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How to Combat Robocalls and Scams Targeting Seniors

How can you combat the relentless tide of robocalls and scams targeting seniors? Just follow these tips and tricks to stay safe.

scams targeting seniors

The other night, I got a strange phone call. The number had my same area code, and a lot of other digits that were similar to my phone number.

“Hello,” said the voice on the other end. “This is Kate, I’m calling about a significant problem with your health insurance.”

Something didn’t seem right.

“Sorry,” I said, “This seems like a robocall.” I wasn’t sure why I was talking to a robot. Maybe I was too polite.

There was a pause on the other end of the line. Then Kate finally answered. “…No,” she said in a slightly monotone voice. “Do you want to solve the significant problem?”

At this point, I hung up. I couldn’t believe I’d almost been fooled. I was supposed to be savvier than that. But robocalls are designed to scare you into answering – into interacting in any way. These scams can be especially dangerous for seniors, who usually haven’t had as much experience dealing with bots.

Robocalls are usually scams targeting seniors. That’s because seniors usually have landlines (which are more susceptible to robocalls), they answer unknown numbers more often (not having grown up with caller ID) and they have less experience with the world of internet scams.

Internet safety was part of my elementary school curriculum. Sure, it was mostly about not getting kidnapped, but it had the side effect of teaching us how to spot scams. With just a little bit of background knowledge, you can be savvier about how to avoid robocalls and other scams targeting seniors.

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Why Robocalls?

The internet has made scammers and con artists a lot sneakier than they used to be. It’s also made it a lot easier to run thousands of automatically-dialed robocalls at once. Don’t have your number in the phone book? It doesn’t matter – that’s not what these phone farms are relying on. They can scrape phone numbers from almost anywhere, across the internet and beyond.

Think you’re getting more robocalls than you used to? That’s because you are. According to the Federal Communications Commission, spam robocalls have been on the rise over the last few years. From 2017 to 2018, the amount of robocalls increased by a whopping 58.6%.

Scammers want to lure you into revealing private information. They do this by scaring you into going along with their schemes. Robocalls prey on common anxieties and desires among Americans, like health insurance, student loans, Social Security, tax errors, interest rate scams and get-rich-quick schemes. Robocalls are one of the main ways that telemarketing scammers prey on their victims. They are depending on you being naïve and unaware of their tricks.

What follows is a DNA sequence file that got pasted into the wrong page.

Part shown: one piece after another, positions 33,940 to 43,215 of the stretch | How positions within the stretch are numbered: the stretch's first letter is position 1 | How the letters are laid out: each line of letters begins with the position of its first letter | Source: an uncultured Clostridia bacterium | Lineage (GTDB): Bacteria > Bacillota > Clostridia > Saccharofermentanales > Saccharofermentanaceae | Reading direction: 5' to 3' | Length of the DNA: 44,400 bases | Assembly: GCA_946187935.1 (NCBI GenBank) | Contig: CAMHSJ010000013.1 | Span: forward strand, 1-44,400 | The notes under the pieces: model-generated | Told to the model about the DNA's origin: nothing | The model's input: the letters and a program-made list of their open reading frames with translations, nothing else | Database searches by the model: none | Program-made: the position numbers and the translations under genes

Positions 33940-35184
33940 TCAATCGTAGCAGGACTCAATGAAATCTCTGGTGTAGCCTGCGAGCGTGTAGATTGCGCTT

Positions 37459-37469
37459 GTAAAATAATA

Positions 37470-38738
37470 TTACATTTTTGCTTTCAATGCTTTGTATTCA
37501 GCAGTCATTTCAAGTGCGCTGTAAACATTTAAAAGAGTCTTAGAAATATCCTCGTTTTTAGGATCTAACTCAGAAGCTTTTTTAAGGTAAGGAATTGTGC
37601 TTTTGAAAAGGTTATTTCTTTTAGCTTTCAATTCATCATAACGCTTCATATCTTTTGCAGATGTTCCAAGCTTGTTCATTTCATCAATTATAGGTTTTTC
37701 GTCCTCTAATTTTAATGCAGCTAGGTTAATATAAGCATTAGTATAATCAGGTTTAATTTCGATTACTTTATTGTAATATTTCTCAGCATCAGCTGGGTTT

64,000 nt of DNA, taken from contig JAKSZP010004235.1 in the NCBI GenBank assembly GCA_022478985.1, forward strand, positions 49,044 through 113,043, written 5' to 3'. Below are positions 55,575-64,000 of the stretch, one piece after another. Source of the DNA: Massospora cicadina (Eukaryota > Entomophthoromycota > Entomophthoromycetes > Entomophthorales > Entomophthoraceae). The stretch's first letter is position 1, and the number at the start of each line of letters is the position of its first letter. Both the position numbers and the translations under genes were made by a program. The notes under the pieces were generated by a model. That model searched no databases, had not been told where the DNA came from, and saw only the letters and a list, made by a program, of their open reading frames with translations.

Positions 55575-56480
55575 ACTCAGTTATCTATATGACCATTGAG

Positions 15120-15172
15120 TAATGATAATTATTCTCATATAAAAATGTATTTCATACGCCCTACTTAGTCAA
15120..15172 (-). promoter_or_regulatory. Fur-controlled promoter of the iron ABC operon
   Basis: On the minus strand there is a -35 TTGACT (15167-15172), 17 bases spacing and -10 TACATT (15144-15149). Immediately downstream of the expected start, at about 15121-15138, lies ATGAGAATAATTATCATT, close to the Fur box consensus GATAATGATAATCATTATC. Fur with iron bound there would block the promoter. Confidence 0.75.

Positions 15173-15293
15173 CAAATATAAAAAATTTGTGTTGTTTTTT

scams targeting seniors

How Do I Avoid Them?

Caller ID can be helpful when you’re trying to avoid phone scams targeting seniors. Be wary of unknown numbers. Not every unfamiliar number is dangerous, but there are some red flags you should be looking out for. Exercise caution when the number is unfamiliar to you or is simply marked “unknown.”

Many phone scams rely on “spoofing,” which means that the number you see on your Caller ID might not be the actual number that is calling you. Spoofed numbers will usually look very similar to your own phone number – down to minute differences like one or two different digits. Spoofed numbers are trying to trick you by throwing you off with a number that is familiar to you. They’re hoping you’ll answer – at least out of curiosity, if nothing else.

Not all robocalls are bad, however. Some robocalls could be your pharmacy notifying you of a new prescription, or an automatic system notifying you of an upcoming appointment at the dentist. If you have any doctors, pharmacies or other services that use automated calls, save their numbers in your phone so that you know they’re safe to answer.

It’s not the end of the world if you accidentally answer a robocall – but it does mean you’ll most likely get more of them. Whenever you answer a spam call, you are filed as an “active phone number,” which means that the scammers know there’s someone who will pick up at the other end of the line. Answering robocalls only begets more robocalls.

What if I Answer?

Answering a call doesn’t automatically mean you’ve fallen victim to the scam. When you pick up the phone, just be vigilant.

Phone bots don’t sound the same as they used to. Most of them sound almost like real people. Sometimes they’re prerecorded tracks from actors, making it even more difficult to tell.